Re: [TLS] TLS Proxy Server Extension

David McGrew <> Mon, 01 August 2011 19:15 UTC

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From: David McGrew <>
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Date: Mon, 1 Aug 2011 12:15:22 -0700
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Cc: Philip Gladstone <>,
Subject: Re: [TLS] TLS Proxy Server Extension
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On Aug 1, 2011, at 9:15 AM, Martin Rex wrote:

> David McGrew wrote:
>> Again, it seems that you do not quite understand what we are trying  
>> to
>> achieve.   There is current practice that uses proxies in a way that
>> is bad for clients (and you outline many of the reasons below).  We
>> aim to improve the situation for clients and the security of the
>> overall solution.  One important point: it is possible to design a
>> solution in which the proxy does not contain a CA.
> You're trying to give the proxy the authority to impersonate
> _every_ server.

On the contrary, the goal here is to not have the proxy impersonate  
any other device, at least not impersonate in the cryptographic sense.

>  Whether it is through an super-CA-cert or whether
> you're extending the protocol so that the client believes a forwarded
> certificate with _no_ proof-of-posession for that cert is a mere
> implementation detail, and has no impact of the size of the security
> problem that you want to newly create.

It's hard to parse that sentence, but if I understand you right, you  
think that it is important for the client to have a strong assurance  
that the subject of the server certificate is an active participant in  
the session.   I agree that is a highly desirable property.

I think the right theoretical approach to analyzing this sort of  
protocol would be to start with a formal model of TLS as a two-party  
authentication protocol, and extend it to accomodate a three-party  
system with the appropriate role definitions.  Fortunately, only the  
authentication aspects need to be considered, and some of the key  
establishment goals can be ignored, which makes the analysis easier.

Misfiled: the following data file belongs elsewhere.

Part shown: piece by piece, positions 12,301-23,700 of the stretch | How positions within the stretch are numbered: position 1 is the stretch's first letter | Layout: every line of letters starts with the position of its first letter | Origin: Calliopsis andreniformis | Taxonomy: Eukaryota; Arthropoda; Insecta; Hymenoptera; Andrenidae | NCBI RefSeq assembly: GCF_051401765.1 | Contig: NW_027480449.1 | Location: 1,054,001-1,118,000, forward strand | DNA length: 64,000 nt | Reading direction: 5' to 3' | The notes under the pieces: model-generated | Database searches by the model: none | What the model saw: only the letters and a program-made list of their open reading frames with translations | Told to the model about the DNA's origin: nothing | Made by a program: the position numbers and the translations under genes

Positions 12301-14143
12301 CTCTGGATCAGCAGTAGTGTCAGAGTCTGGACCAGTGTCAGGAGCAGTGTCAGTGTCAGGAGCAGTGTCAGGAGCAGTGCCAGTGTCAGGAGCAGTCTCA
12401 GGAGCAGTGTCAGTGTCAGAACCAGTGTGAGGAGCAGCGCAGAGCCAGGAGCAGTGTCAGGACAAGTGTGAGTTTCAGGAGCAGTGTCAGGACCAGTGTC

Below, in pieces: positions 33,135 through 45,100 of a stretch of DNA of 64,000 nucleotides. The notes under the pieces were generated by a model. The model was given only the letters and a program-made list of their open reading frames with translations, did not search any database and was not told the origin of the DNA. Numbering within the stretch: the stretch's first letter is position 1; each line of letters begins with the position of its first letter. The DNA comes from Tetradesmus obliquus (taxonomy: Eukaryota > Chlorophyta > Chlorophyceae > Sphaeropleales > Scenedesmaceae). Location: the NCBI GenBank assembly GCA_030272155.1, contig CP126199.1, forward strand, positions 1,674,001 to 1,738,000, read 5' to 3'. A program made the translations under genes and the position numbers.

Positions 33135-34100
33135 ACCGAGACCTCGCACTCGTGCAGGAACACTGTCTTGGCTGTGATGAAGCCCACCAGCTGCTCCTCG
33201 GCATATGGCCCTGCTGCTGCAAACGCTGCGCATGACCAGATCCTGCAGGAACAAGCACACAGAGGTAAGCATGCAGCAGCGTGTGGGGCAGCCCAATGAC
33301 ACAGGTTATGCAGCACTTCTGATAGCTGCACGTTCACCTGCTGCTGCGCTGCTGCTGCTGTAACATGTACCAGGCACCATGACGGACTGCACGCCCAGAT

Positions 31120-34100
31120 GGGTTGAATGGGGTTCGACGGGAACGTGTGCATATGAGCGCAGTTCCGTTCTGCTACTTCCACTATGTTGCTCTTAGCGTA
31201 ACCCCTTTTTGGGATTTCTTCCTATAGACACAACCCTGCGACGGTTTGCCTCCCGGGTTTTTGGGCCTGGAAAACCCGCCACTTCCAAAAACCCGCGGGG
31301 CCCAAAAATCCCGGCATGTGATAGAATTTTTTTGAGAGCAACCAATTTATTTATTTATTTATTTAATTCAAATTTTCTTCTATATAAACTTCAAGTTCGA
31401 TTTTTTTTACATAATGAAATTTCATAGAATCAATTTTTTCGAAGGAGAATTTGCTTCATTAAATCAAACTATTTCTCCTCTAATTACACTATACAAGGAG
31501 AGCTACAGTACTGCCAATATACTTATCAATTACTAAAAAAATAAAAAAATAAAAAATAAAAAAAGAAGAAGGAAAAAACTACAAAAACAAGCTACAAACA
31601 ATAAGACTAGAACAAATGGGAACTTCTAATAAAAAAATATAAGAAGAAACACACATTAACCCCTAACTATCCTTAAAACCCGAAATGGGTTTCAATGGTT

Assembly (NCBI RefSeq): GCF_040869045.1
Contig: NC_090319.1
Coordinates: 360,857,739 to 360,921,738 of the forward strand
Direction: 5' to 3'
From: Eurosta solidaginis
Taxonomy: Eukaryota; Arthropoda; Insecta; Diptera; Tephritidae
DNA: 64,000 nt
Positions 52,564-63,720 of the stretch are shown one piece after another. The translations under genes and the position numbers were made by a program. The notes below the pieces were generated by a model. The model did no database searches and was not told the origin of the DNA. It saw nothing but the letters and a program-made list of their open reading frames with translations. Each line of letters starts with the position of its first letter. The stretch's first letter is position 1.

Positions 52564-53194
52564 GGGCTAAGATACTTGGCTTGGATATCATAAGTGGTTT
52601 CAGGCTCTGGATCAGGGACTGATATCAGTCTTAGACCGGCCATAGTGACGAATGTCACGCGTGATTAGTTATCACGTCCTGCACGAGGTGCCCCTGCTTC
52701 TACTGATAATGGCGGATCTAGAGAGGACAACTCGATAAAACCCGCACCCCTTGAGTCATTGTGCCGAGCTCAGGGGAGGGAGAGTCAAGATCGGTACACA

If we had the freedom to design the system from scratch, the obvious  
approach would be to have C, S, and P each issue nonces that get  
signed by each other party, along with the other data that gets  
currently signed, and indication of the role of each signer.  What is  
most interesting is: how close can one get to this ideal protocol by  
extending TLS?

>> Propagating TLS session key material is a worse idea for a lot of
>> reasons.  It would be a fragile solution in which easy-to-make
>> implementation mistakes could undermine security.
> I'm sorry, but that is a completely bogus claim.
> If the proxy is terminating both TLS connections, it will have access
> to traffic encryption and mac keys of both connections can can leak
> those just as easily.  Sharing the traffic encryption keys will not
> make this any worse.
>> It would require considerable new implementation work.
> You mean because it would require an additional network channel to
> talk to the proxy? yes.  It can not happen "by accident".
>> It would make crypto validation considerably harder if not  
>> impossible.
> Nope.  That is orthogonal.

On the above three points: allowing a proxy to coordinate betwen two  
TLS sessions allows one to preserve most of the TLS protocol and  
implementation.   In contrast, a solution that propagates session keys  
will require new implementation work for the data plane, state  
management, and so on.  If the proxy attempts to modify the session,  
all sorts of significant crypto problems will crop up.  There will be  
HTTP proxies that expect to modify the traffic, and it would be unwise  
to expect that a proxy implementer would respect the injunction to not